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FXUS64 KFWD 111144

Area Forecast Discussion
National Weather Service Fort Worth TX
544 AM CST Mon Dec 11 2017

12 UTC TAF Cycle

Concerns---FROPA timing. Otherwise, VFR will prevail. 

VFR is expected to continue over the next 30 hours at all North 
and Central TX terminals. West winds will increase a few hours 
after sunrise, with peak speeds of around 10-12 knots. A few gusts
to 15 knots are possible, but significant crosswinds on north- 
south oriented runways are NOT expected. FROPA is expected around 
0200 UTC for Metroplex terminals with a couple of hours later at 
Waco. Breezy northerly winds of around 10 to 15 knots appear
probable after FROPA. Outside of some high clouds around FL300, 
significant obstructions to ceilings or visibility are not 
anticipated through the entire TAF cycle. 



.SHORT TERM... /Issued 316 AM CST Mon Dec 11 2017/
/Today and Tonight/

An unseasonably warm day is forecast to begin the week with near-
record highs expected. Winds will remain out of the west today so
downsloping combined with weak warm advection will allow the very
dry airmass in place to heat up quickly. Temperatures may climb a
bit higher than advertised considering some compressional warming
will occur ahead of an approaching cold front that will move into
the area this evening. Although the current forecast calls mostly
for upper 70s, would not be shocked at all if DFW sets a record 
high (80F in 1938 and 1996) although the record may be more 
difficult to achieve at Waco (82F in 1949). These near-record 
temperatures along with very dry air (RHs 10-20%) will once again 
set the stage for elevated fire danger as west winds increase to 
10-15 mph. Any activities that could ignite wildfires are strongly
discouraged as fuels become more and more favorable for their 

By late afternoon and early evening, a dry cold front will move
into the area. This front is associated with the fast-moving 
shortwave located over Minnesota as of 3 AM. A reinforcing shot of
cooler air will arrive with the frontal passage and it will also 
prevent any moisture recovery from occurring while holding 
dewpoints in the 20s through tomorrow. Winds behind the front will
be breezy (15-20 mph) overnight and into Tuesday morning.



.LONG TERM... /Issued 316 AM CST Mon Dec 11 2017/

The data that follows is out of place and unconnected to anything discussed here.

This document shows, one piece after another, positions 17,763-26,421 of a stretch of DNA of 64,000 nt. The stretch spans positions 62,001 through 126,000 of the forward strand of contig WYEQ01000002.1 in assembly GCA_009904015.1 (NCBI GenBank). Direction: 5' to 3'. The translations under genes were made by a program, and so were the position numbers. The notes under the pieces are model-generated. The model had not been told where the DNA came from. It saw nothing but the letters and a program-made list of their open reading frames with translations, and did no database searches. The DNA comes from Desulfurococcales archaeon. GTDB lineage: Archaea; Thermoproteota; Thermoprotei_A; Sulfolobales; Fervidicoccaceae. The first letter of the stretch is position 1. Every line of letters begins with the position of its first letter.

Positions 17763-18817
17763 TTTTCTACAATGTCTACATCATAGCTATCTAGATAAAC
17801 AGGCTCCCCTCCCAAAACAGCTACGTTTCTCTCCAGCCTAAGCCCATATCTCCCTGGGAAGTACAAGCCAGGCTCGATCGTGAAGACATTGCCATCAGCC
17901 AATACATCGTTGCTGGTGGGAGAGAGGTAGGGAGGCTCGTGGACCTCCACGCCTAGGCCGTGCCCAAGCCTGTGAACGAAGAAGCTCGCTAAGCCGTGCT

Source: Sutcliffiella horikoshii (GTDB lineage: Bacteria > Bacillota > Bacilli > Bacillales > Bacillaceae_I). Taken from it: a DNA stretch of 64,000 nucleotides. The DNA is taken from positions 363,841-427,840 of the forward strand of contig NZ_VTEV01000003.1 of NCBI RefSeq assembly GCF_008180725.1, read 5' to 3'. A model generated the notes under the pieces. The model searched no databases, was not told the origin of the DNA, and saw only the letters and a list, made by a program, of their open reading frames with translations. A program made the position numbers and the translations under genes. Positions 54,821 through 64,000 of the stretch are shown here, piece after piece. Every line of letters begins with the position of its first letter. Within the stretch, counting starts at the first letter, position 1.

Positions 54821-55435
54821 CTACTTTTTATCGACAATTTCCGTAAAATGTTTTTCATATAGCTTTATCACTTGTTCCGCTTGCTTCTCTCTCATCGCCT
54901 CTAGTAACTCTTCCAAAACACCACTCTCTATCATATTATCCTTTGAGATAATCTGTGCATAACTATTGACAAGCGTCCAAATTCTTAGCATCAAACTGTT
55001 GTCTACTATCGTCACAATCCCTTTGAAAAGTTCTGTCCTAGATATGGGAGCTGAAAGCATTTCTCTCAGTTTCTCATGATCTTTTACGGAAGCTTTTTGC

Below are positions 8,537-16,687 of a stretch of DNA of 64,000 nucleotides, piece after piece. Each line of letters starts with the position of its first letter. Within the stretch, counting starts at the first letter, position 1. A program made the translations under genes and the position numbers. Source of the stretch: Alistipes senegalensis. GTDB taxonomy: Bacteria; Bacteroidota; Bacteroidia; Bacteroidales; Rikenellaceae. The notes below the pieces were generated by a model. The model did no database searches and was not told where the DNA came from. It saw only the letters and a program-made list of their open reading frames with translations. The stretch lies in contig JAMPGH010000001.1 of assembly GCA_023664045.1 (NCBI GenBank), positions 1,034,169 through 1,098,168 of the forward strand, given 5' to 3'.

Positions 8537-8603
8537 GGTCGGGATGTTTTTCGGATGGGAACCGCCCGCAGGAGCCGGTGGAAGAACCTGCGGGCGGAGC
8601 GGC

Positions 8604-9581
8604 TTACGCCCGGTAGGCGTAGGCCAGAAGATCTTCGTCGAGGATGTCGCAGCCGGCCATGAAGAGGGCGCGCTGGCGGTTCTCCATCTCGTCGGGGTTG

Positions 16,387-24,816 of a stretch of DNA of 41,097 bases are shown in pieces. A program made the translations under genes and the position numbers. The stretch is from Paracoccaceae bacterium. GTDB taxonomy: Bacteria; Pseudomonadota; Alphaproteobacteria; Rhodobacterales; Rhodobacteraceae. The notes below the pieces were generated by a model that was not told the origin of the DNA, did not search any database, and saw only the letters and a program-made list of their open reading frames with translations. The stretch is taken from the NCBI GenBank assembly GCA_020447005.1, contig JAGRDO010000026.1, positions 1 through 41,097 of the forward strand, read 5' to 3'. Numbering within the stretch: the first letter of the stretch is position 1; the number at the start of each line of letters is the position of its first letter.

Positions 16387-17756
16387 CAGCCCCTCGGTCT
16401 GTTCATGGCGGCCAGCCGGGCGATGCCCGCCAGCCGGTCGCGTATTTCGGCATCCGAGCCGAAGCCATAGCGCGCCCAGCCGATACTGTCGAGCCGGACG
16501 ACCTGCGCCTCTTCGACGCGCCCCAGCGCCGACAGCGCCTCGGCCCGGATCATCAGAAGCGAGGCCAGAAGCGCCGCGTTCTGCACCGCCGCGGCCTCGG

/Tuesday through Sunday/

The main theme in the long term period will be large daily 
temperature swings courtesy of a few cold fronts and the dry 
airmass in place. The dryness combined with above normal warmth on
a few afternoons this week will result in an elevated fire 
weather threat, especially on Wednesday and Saturday. Rain chances
this weekend continue to look rather unimpressive and I've 
maintained a precipitation-free forecast throughout the long term

Tuesday and Wednesday---Tuesday will be noticeably cooler and 
blustery (compared to Monday) as a cold front will have crashed 
southward through all of North and Central TX by daybreak. I've 
cautiously kept temperatures towards the cooler end of the 
guidance spectrum as surface-925mb temperature advection in the 
morning hours are progged to be quite impressive. The stiff north
wind of 15 to 20 MPH will likely make it feel even colder. That 
being said, daytime heating courtesy of full insolation will still
allow temperatures to approach seasonal norms. If the latest NAM 
is to verify, however, it's possible that temperatures may fall 
into the low 50s across all of the area. Winds should relax with 
time as surface pressure tendencies become neutral during the late
afternoon and nighttime hours. With the boundary layer likely to 
decouple, Tuesday night into Wednesday morning will be cold, 
especially across rural and sheltered areas. In general overnight 
low temperatures are forecast to fall into the 20s and 30s. 

Conditions quickly moderate on Wednesday as winds respond to the 
next approaching upper trough across the Midwest. The surface